IDEAS home Printed from
   My bibliography  Save this article

Labor Market Flexibility, International Competitiveness and Patterns of Trade


  • Uzagalieva, Ainura

    () (Center for Economic Research and Graduate Education, Charles University)

  • Cukrowski, Jacek

    () (UNDP Regional Bureau for Europe and CIS Bratislava Regional Centre)


The paper focuses on the question of how labor market regulations can affect a country’s competitive position in international trade and international trade patterns. The analysis shows that differences in labor market flexibility between countries affect their competitive positions in international markets and can serve as independent cause of international trade. it is argued that an increase in labor market flexibility may change the relative price of goods within the country making it more competitive in international markets for the commodities with uncertain demand. changes in relative prices can alter countries’ comparative advantage and thus international trade patterns. furthermore, it is shown that due to the differences in relative prices resulting from different labor market regulations, international trade between countries can be observed even if the countries are identical in all respects (e.g., labor productivity and production technology). data reveal that a country with more a flexible labor market has a comparative advantage in, and tends to export, goods with more variable demand (e.g., fashionable cloths, seasonal toys), while a country with a more rigid labor market has a comparative advantage in, and tends to export, commodities with more stable demand.

Suggested Citation

  • Uzagalieva, Ainura & Cukrowski, Jacek, 2006. "Labor Market Flexibility, International Competitiveness and Patterns of Trade," Economia Internazionale / International Economics, Camera di Commercio Industria Artigianato Agricoltura di Genova, vol. 59(2), pages 225-246.
  • Handle: RePEc:ris:ecoint:0086

    Download full text from publisher

    File URL:
    File Function: Full text
    Download Restriction: no

    References listed on IDEAS

    1. Andrew K. Rose, 2000. "One money, one market: the effect of common currencies on trade," Economic Policy, CEPR;CES;MSH, vol. 15(30), pages 7-46, April.
    2. Johansen, Soren & Juselius, Katarina, 1990. "Maximum Likelihood Estimation and Inference on Cointegration--With Applications to the Demand for Money," Oxford Bulletin of Economics and Statistics, Department of Economics, University of Oxford, vol. 52(2), pages 169-210, May.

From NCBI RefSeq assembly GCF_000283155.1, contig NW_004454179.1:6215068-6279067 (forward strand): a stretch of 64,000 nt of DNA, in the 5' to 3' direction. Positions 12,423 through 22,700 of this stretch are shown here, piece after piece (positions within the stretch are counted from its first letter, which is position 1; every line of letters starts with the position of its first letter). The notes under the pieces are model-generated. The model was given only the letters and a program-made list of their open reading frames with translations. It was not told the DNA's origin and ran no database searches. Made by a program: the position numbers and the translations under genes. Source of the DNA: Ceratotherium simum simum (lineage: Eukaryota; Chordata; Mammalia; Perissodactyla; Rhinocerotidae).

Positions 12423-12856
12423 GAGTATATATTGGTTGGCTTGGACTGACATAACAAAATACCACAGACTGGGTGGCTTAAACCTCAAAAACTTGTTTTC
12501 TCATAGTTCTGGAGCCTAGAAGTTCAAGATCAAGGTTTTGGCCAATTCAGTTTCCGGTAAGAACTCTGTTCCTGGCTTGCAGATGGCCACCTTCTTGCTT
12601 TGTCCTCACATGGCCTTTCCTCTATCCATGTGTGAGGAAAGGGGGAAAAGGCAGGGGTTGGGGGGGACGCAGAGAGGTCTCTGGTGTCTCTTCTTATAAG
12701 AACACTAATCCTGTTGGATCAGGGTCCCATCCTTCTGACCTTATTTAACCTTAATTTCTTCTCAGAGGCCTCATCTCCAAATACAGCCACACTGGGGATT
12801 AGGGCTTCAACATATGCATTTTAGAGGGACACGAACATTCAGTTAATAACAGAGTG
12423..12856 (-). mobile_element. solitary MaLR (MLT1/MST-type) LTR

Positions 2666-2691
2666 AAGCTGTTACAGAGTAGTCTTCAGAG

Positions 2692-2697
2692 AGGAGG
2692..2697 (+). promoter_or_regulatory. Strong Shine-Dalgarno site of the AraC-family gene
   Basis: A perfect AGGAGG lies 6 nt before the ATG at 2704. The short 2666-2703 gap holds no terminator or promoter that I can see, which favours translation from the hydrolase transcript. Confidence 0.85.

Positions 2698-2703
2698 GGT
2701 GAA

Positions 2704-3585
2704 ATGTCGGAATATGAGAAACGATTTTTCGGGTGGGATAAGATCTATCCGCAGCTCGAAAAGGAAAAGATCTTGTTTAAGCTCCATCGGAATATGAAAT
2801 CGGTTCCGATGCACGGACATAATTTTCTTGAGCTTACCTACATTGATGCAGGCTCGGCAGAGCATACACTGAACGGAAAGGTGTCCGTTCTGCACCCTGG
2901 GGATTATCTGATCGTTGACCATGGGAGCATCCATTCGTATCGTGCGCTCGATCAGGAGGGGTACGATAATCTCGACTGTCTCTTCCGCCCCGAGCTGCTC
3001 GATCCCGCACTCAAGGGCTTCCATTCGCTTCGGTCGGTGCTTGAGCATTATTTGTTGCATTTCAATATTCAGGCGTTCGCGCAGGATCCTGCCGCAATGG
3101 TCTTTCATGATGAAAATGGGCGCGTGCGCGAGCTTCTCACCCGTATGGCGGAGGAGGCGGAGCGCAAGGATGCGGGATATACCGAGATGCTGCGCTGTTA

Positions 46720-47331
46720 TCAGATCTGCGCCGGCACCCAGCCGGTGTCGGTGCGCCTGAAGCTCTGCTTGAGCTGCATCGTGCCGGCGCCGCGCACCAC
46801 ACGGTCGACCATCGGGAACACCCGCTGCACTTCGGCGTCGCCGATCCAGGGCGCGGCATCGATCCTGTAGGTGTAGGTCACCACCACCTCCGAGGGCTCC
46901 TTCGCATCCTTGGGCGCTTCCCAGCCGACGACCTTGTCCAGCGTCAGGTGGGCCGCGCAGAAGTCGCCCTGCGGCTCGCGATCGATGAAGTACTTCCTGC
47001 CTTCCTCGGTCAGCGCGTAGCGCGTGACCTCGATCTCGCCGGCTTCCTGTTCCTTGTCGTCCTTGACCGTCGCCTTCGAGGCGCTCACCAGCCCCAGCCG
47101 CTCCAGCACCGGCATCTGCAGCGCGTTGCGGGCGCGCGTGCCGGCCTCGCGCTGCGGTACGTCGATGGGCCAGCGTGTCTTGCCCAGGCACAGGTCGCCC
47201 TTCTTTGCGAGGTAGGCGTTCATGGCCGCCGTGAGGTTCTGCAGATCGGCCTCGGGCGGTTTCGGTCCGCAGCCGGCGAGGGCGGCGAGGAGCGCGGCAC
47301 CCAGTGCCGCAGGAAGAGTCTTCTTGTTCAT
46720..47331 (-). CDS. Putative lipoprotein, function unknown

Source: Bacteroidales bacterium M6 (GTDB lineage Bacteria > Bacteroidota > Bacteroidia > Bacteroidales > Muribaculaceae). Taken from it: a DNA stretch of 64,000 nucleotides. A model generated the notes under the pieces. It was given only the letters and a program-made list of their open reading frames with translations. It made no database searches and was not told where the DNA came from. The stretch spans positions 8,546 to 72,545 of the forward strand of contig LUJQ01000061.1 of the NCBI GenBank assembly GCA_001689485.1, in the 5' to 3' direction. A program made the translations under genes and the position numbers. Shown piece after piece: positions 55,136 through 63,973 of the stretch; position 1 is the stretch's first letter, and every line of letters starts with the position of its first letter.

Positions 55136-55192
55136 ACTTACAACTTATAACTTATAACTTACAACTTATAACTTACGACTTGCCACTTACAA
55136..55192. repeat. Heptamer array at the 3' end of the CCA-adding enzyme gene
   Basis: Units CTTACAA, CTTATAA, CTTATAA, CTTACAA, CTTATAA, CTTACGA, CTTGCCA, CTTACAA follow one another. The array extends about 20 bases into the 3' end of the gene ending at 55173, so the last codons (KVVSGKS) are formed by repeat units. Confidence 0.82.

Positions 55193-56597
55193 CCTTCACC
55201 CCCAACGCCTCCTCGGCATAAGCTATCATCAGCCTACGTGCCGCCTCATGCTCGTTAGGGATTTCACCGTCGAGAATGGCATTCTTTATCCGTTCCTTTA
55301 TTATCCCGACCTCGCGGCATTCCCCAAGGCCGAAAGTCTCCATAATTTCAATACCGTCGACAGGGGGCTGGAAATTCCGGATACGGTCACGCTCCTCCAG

3. Dilip Dutta & Nasiruddin Ahmed, 2004. "An aggregate import demand function for India: a cointegration analysis," Applied Economics Letters, Taylor & Francis Journals, vol. 11(10), pages 607-613.
    4. Kevin C Cheng, 2004. "A Reexamination of Korea’s Trade Flows; What Has Changed and What Explains These Changes?," IMF Working Papers 04/145, International Monetary Fund.
    5. Sergio De Nardis & Claudio Vicarelli, 2003. "The Impact of the Euro on Trade: The (Early) Effect is Not So Large," Economics Working Papers 017, European Network of Economic Policy Research Institutes.
    6. Choi, E. Kwan & Harrigan, James, 2003. "Handbook of International Trade," Staff General Research Papers Archive 11375, Iowa State University, Department of Economics.
    7. repec:syd:wpaper:2001-3 is not listed on IDEAS
    8. Ronald McKinnon, 2002. "Optimum currency areas and the European experience," The Economics of Transition, The European Bank for Reconstruction and Development, vol. 10(2), pages 343-364, July.
    9. Houthakker, Hendrik S & Magee, Stephen P, 1969. "Income and Price Elasticities in World Trade," The Review of Economics and Statistics, MIT Press, vol. 51(2), pages 111-125, May.
    Full references (including those not matched with items on IDEAS)

    More about this item

    JEL classification:

    • D80 - Microeconomics - - Information, Knowledge, and Uncertainty - - - General
    • F10 - International Economics - - Trade - - - General


    Access and download statistics


    All material on this site has been provided by the respective publishers and authors. You can help correct errors and omissions. When requesting a correction, please mention this item's handle: RePEc:ris:ecoint:0086. See general information about how to correct material in RePEc.

    For technical questions regarding this item, or to correct its authors, title, abstract, bibliographic or download information, contact: (Angela Procopio). General contact details of provider: .

    If you have authored this item and are not yet registered with RePEc, we encourage you to do it here. This allows to link your profile to this item. It also allows you to accept potential citations to this item that we are uncertain about.

    We have no references for this item. You can help adding them by using this form .

    If you know of missing items citing this one, you can help us creating those links by adding the relevant references in the same way as above, for each refering item. If you are a registered author of this item, you may also want to check the "citations" tab in your RePEc Author Service profile, as there may be some citations waiting for confirmation.

    Please note that corrections may take a couple of weeks to filter through the various RePEc services.

    IDEAS is a RePEc service hosted by the Research Division of the Federal Reserve Bank of St. Louis . RePEc uses bibliographic data supplied by the respective publishers.